Because of Sullivan's remarkable accomplishments in design and construction at such a critical point in architectural history, he has sometimes been described as the "father" of the American skyscraper. In truth, many architects had been building skyscrapers before or simultaneously with Sullivan. Chicago itself was replete with extraordinary designers and builders in the late years of the 19th century, including Sullivan's partner Dankmar Adler, as well as Daniel Burnham, and John Wellborn Root. Root was one of the builders of the Monadnock Building (see above). That and another Root design, the Masonic Temple Tower (both in Chicago), are cited by many as the originators of skyscraper aesthetics of bearing wall and column-frame construction respectively.

It may be that Sullivan's prominence in skyscraper history can be credited not only to his brilliance, but in some degree to the myth-making skills of his disciple, Frank Lloyd Wright, and to the impact of Sullivan's own book, The Autobiography of an Idea. He may also owe some of his legend to the tragic tint of his later years, which lend this great innovator's story a poignancy which has captured the imagination of student and historian alike.

Later career and decline

In 1890 Sullivan was one of the ten architects, five from the Eastern U.S. and five from the Western U.S., chosen to build a major structure for the "White City", the World's Columbian Exposition, held in Chicago in 1893. Sullivan's massive Transportation Building and huge arched "Golden Door" stood out as the only forward-looking design in a sea of Beaux-Arts historical copies, and the only gorgeously multicolored facade in the White City. Sullivan and fair director Daniel Burnham were vocal about their displeasure with each other. Sullivan was later (1922) to claim that the fair set the course of American architecture back "for half a century from its date, if not longer." (Autobiography of an Idea, p. 325) His was the only building to receive extensive recognition outside America, receiving three medals from the Union Centrale des Arts Decoratifs the following year.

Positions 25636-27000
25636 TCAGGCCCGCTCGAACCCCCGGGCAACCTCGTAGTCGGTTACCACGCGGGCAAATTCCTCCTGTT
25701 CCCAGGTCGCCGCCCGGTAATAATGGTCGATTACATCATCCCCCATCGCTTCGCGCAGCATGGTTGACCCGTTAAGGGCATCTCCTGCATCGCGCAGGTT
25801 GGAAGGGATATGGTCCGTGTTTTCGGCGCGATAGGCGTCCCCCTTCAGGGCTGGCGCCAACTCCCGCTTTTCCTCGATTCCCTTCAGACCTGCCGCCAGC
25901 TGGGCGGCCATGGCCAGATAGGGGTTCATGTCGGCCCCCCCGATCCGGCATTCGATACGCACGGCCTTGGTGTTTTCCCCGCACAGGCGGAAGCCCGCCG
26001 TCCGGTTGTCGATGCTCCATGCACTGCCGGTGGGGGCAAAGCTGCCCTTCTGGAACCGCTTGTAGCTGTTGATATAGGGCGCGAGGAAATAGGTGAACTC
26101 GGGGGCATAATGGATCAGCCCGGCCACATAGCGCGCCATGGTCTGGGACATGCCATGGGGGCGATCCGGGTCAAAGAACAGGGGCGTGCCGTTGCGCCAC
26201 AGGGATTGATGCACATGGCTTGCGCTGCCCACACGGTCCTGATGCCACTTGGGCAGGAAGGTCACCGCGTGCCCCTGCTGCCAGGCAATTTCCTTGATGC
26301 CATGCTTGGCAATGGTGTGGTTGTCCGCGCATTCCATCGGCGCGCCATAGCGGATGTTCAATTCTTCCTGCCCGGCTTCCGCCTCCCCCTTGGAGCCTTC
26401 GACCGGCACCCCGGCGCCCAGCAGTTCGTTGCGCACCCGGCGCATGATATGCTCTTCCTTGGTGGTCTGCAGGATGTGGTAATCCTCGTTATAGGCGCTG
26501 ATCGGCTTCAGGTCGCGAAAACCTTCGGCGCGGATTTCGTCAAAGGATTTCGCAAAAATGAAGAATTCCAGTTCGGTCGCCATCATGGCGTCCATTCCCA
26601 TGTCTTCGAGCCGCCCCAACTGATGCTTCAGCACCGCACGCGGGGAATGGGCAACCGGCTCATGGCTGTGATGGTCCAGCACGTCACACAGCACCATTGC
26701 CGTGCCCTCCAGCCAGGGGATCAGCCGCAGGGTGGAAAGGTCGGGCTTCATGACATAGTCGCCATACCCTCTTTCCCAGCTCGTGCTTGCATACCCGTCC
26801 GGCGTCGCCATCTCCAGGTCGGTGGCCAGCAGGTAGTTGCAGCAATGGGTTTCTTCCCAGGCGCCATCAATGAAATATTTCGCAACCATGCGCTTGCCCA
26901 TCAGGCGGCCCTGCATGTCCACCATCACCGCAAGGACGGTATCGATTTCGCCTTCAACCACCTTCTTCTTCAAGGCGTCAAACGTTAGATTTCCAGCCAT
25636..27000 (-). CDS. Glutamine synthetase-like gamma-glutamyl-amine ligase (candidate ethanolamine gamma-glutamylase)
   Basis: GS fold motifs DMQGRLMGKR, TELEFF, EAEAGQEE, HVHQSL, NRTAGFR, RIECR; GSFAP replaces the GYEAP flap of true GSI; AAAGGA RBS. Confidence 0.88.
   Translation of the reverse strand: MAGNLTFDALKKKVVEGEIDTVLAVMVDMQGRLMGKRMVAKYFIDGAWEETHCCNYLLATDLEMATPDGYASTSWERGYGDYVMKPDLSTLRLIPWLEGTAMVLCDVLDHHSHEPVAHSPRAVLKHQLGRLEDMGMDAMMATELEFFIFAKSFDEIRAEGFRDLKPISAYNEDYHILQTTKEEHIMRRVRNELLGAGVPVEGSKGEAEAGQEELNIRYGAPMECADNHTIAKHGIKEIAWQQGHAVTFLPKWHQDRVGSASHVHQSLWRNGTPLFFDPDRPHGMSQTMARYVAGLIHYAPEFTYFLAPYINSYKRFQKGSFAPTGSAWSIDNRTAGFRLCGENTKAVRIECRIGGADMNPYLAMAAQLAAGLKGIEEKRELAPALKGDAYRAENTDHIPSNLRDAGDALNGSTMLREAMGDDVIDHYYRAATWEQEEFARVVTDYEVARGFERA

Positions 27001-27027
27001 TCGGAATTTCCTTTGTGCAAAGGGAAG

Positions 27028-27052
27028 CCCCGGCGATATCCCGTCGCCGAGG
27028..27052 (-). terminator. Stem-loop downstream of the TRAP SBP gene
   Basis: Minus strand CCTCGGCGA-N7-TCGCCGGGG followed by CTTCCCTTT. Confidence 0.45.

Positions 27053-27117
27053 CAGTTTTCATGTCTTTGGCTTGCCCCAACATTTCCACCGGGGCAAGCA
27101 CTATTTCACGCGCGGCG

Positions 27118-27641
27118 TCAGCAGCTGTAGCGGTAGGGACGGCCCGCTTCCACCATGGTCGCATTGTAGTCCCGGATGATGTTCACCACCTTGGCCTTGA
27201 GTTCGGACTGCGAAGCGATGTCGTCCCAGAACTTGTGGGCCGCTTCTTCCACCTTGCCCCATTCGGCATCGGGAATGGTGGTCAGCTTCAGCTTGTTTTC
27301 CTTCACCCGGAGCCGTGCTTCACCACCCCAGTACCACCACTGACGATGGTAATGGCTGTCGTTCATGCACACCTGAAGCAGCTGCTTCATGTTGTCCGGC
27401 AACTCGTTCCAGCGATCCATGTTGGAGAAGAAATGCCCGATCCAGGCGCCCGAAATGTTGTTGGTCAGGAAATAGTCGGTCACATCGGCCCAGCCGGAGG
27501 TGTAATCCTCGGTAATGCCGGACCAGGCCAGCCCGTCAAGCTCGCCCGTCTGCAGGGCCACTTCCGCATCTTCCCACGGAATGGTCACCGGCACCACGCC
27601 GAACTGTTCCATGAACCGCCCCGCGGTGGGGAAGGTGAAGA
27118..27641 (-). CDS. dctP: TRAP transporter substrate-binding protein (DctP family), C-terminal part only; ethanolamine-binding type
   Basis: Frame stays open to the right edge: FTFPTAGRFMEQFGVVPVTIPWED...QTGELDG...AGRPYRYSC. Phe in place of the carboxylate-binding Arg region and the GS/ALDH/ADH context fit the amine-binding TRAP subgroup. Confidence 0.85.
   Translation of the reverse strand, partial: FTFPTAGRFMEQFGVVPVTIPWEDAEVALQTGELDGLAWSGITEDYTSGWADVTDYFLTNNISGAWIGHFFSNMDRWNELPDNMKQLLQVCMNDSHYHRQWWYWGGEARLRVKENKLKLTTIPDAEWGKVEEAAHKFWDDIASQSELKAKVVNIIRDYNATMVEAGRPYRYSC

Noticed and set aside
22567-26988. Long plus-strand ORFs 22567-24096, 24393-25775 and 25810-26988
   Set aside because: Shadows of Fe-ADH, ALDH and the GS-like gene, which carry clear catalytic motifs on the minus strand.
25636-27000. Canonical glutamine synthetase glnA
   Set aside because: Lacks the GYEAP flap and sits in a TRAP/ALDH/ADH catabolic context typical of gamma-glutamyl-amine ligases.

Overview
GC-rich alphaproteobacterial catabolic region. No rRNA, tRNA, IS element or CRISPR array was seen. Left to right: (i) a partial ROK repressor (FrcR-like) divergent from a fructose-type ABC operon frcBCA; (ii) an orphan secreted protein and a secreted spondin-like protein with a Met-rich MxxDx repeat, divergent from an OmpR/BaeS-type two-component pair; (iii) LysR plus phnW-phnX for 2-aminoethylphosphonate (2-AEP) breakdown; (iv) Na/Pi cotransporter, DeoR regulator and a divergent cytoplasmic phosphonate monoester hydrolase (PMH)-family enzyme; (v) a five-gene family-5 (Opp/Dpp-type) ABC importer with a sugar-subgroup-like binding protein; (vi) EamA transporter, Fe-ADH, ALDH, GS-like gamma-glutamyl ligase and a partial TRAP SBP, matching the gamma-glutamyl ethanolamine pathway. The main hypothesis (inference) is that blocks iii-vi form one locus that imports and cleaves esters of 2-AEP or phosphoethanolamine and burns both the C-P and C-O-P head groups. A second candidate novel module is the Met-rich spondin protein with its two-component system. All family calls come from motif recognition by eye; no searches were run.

Like all American architects, Adler and Sullivan saw a precipitous decline in their practice with the onset of the Panic of 1893. According to Charles Bebb, who was working in the office at that time, Adler borrowed money to try to keep employees on the payroll.[3] By 1894, however, in the face of continuing financial distress with no relief in sight, Adler and Sullivan dissolved their partnership. The Guaranty Building was considered the last major project of the firm.

By both temperament and connections, Adler had always been the one who brought in new business to the partnership, and after the rupture Sullivan received few large commissions after the Carson Pirie Scott Department Store. He went into a twenty-year-long financial and emotional decline, beset by a shortage of commissions, chronic financial problems and alcoholism. He obtained a few commissions for small-town Midwestern banks (see below), wrote books, and in 1922 appeared as a critic of Raymond Hood's winning entry for the Tribune Tower competition, a steel-frame tower dressed in Gothic stonework that Sullivan found a shameful piece of historicism. He and his former understudy Frank Lloyd Wright reconciled in time for Wright to help fund Sullivan's funeral after he died, poor and alone, in a Chicago hotel room on April 14, 1924. He left a wife and four children. A modest headstone marks his final resting spot in Graceland Cemetery in Chicago's Uptown neighborhood. Only yards away from his resting-place, some of Chicago's lesser-known but much wealthier dead are entombed in handsome and distinctive tombs designed by Sullivan himself. A monument (shown) was later erected in Sullivan's honor, a few feet from his headstone.